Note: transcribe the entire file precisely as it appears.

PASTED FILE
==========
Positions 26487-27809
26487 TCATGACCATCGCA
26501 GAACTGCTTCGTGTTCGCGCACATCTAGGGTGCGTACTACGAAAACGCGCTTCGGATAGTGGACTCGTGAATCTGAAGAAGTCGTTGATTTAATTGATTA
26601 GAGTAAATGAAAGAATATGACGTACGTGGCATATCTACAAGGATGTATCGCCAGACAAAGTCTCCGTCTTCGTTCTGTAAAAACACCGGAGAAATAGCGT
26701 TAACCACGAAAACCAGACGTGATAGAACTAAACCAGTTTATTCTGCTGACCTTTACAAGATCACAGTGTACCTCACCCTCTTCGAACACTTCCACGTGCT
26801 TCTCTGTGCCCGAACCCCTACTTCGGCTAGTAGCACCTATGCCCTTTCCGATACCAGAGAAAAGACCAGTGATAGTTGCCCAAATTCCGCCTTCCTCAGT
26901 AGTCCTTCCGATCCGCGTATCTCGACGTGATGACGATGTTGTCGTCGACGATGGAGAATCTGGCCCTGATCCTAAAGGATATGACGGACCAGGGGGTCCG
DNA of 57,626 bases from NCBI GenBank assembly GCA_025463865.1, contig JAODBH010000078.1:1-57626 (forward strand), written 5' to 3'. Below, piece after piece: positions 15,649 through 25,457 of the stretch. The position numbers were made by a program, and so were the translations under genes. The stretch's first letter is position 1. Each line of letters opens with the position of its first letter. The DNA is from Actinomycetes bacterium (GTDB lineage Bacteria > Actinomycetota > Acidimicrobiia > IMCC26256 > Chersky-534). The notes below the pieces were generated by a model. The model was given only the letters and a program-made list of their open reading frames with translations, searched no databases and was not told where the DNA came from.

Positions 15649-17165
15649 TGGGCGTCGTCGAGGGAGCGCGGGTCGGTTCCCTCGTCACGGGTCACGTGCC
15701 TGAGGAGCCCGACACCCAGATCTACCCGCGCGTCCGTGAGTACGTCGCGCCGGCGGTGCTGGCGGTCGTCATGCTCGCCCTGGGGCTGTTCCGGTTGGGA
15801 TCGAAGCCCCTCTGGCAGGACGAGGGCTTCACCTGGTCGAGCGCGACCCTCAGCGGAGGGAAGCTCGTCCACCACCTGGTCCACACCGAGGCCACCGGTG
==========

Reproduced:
Positions 26487-27809
26487 TCATGACCATCGCA
26501 GAACTGCTTCGTGTTCGCGCACATCTAGGGTGCGTACTACGAAAACGCGCTTCGGATAGTGGACTCGTGAATCTGAAGAAGTCGTTGATTTAATTGATTA
26601 GAGTAAATGAAAGAATATGACGTACGTGGCATATCTACAAGGATGTATCGCCAGACAAAGTCTCCGTCTTCGTTCTGTAAAAACACCGGAGAAATAGCGT
26701 TAACCACGAAAACCAGACGTGATAGAACTAAACCAGTTTATTCTGCTGACCTTTACAAGATCACAGTGTACCTCACCCTCTTCGAACACTTCCACGTGCT
26801 TCTCTGTGCCCGAACCCCTACTTCGGCTAGTAGCACCTATGCCCTTTCCGATACCAGAGAAAAGACCAGTGATAGTTGCCCAAATTCCGCCTTCCTCAGT
26901 AGTCCTTCCGATCCGCGTATCTCGACGTGATGACGATGTTGTCGTCGACGATGGAGAATCTGGCCCTGATCCTAAAGGATATGACGGACCAGGGGGTCCG
DNA of 57,626 bases from NCBI GenBank assembly GCA_025463865.1, contig JAODBH010000078.1:1-57626 (forward strand), written 5' to 3'. Below, piece after piece: positions 15,649 through 25,457 of the stretch. The position numbers were made by a program, and so were the translations under genes. The stretch's first letter is position 1. Each line of letters opens with the position of its first letter. The DNA is from Actinomycetes bacterium (GTDB lineage Bacteria > Actinomycetota > Acidimicrobiia > IMCC26256 > Chersky-534). The notes below the pieces were generated by a model. The model was given only the letters and a program-made list of their open reading frames with translations, searched no databases and was not told where the DNA came from.

Positions 15649-17165
15649 TGGGCGTCGTCGAGGGAGCGCGGGTCGGTTCCCTCGTCACGGGTCACGTGCC
15701 TGAGGAGCCCGACACCCAGATCTACCCGCGCGTCCGTGAGTACGTCGCGCCGGCGGTGCTGGCGGTCGTCATGCTCGCCCTGGGGCTGTTCCGGTTGGGA
15801 TCGAAGCCCCTCTGGCAGGACGAGGGCTTCACCTGGTCGAGCGCGACCCTCAGCGGAGGGAAGCTCGTCCACCACCTGGTCCACACCGAGGCCACCGGTG